ARTICLE | doi:10.20944/preprints201809.0468.v1
Subject: Earth Sciences, Atmospheric Science Keywords: reactive gases; atmospheric aerosol; air sampling; smart technologies
Online: 24 September 2018 (16:47:52 CEST)
Nowadays a recognized need for accurate observations of atmospheric aerosols (AEs) and reactive gases (RGs) exists in the framework of regional, national and global near-surface networks based on permanent or mobile measurement stations. In this context, a paramount and not-trivial issue is related to the correct execution of continuous sampling of ambient air and its subsequent distribution to measurement analyzers hosted inside the stations. Sampling artifacts must be minimized for obtaining reliable pictures of ambient air composition. To respond to this need, a suite of novel “smart” and relatively low-cost systems for the continuous sampling of ambient air was developed in the framework of the Project I-AMICA (2012 – 2015, www.i-amica.eu). These systems were designed to execute AE and RG measurements according with WMO/GAW and ACTRIS recommendations and standard operation procedures. A particular attention was dedicated to the stabilization and control of the sampling flow rates and temperatures. The analysis of one full year of operations at the WMO/GAW regional station of Capo Granitola (GAW ID: CGR, Italy), allowed to conclude that these systems are effective in meeting the technical requirements for correct execution of AE and RG measurements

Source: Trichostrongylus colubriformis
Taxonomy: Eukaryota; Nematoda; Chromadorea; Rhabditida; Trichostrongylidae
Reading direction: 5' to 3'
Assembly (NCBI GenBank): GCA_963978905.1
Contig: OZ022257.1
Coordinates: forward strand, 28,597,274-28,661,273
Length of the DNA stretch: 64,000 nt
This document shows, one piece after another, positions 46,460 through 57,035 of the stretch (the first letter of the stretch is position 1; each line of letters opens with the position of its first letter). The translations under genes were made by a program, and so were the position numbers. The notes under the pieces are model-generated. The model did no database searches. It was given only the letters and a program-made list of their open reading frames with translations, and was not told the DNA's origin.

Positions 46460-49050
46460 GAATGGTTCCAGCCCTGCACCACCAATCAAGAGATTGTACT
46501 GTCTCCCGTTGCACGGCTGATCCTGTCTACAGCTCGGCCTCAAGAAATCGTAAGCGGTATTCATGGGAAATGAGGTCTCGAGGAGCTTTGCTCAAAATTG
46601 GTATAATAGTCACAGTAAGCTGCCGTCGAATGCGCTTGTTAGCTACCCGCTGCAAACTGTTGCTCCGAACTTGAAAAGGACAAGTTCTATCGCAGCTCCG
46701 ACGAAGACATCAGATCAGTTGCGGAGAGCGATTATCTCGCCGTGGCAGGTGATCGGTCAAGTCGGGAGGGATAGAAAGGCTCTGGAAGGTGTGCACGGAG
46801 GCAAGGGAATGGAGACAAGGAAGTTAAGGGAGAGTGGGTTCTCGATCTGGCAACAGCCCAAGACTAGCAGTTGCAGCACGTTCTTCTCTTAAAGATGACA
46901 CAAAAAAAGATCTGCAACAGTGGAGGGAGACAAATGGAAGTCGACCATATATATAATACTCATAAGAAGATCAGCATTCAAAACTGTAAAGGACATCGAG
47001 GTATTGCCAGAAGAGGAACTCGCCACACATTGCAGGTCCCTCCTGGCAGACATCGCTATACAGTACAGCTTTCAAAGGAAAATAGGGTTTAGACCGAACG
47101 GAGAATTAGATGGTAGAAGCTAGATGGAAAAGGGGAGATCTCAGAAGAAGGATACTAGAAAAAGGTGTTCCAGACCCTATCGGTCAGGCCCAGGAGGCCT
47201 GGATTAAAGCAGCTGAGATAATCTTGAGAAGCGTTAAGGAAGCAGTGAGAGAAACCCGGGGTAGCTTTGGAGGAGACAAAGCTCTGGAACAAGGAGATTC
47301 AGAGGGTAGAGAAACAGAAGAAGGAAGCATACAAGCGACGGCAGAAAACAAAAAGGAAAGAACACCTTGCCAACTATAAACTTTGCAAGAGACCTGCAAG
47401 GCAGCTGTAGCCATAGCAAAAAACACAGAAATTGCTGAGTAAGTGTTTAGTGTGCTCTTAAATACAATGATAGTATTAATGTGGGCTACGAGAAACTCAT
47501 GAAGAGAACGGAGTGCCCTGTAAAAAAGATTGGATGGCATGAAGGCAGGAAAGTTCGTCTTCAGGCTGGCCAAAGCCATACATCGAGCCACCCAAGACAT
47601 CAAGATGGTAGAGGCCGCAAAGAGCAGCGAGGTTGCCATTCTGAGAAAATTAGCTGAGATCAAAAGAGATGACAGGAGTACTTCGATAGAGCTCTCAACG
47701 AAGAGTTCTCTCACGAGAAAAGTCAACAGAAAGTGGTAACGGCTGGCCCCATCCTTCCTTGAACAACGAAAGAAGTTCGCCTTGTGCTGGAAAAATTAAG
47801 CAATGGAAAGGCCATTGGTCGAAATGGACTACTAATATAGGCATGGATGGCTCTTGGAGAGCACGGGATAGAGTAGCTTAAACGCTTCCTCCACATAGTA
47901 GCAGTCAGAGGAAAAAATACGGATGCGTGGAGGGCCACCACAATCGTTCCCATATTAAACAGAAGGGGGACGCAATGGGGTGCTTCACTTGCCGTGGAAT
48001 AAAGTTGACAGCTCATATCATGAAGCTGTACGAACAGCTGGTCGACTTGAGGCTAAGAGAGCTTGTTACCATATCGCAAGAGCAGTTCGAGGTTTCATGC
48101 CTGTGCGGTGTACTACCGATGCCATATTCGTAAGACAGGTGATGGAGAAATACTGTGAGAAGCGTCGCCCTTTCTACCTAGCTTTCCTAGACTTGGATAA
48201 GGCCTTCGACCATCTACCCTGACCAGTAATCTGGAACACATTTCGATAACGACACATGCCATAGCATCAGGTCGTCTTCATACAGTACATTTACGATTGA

ARTICLE | doi:10.20944/preprints202204.0107.v1
Subject: Earth Sciences, Atmospheric Science Keywords: atmospheric aerosol; chemical composition; secondary aerosol; source apportionment; ultrafine particles; oxidative potential; exposure; toxicology; forecasting; micrometeorology
Online: 12 April 2022 (09:54:57 CEST)
The RHAPS project was launched in 2019 with the major objective to identify specific properties of the fine atmospheric aerosol from combustion sources that are responsible for toxicological effects and can be used as new metrics for health-related outdoor pollution studies. In this paper, we present the overall methodology of RHAPS, and introduce the phenomenology and the first data observed. A comprehensive physico-chemical aerosol characterization has been achieved by means of high-time resolution measurements (e.g. number size distributions, refractory chemical components, elemental composition,) and low-time resolution analyses (e.g. oxidative potential, toxicological assays, chemical composition,…). Preliminary results show a high complexity in the relations observed, the link between air quality and toxicological endpoints being not obvious. We explore data from different points of view: source apportionment of PM1 and the role of source emissions on aerosol toxicity, the oxidative potential as a predictive variable for PM1 toxicity with focus on the secondary organic aerosol possessing redox-active capacity, exposure-response relationships for PM1, and air quality models to forecast PM1 toxicity. We provide a synthesis of results with the outlook to companion papers where data are analyzed in more detail.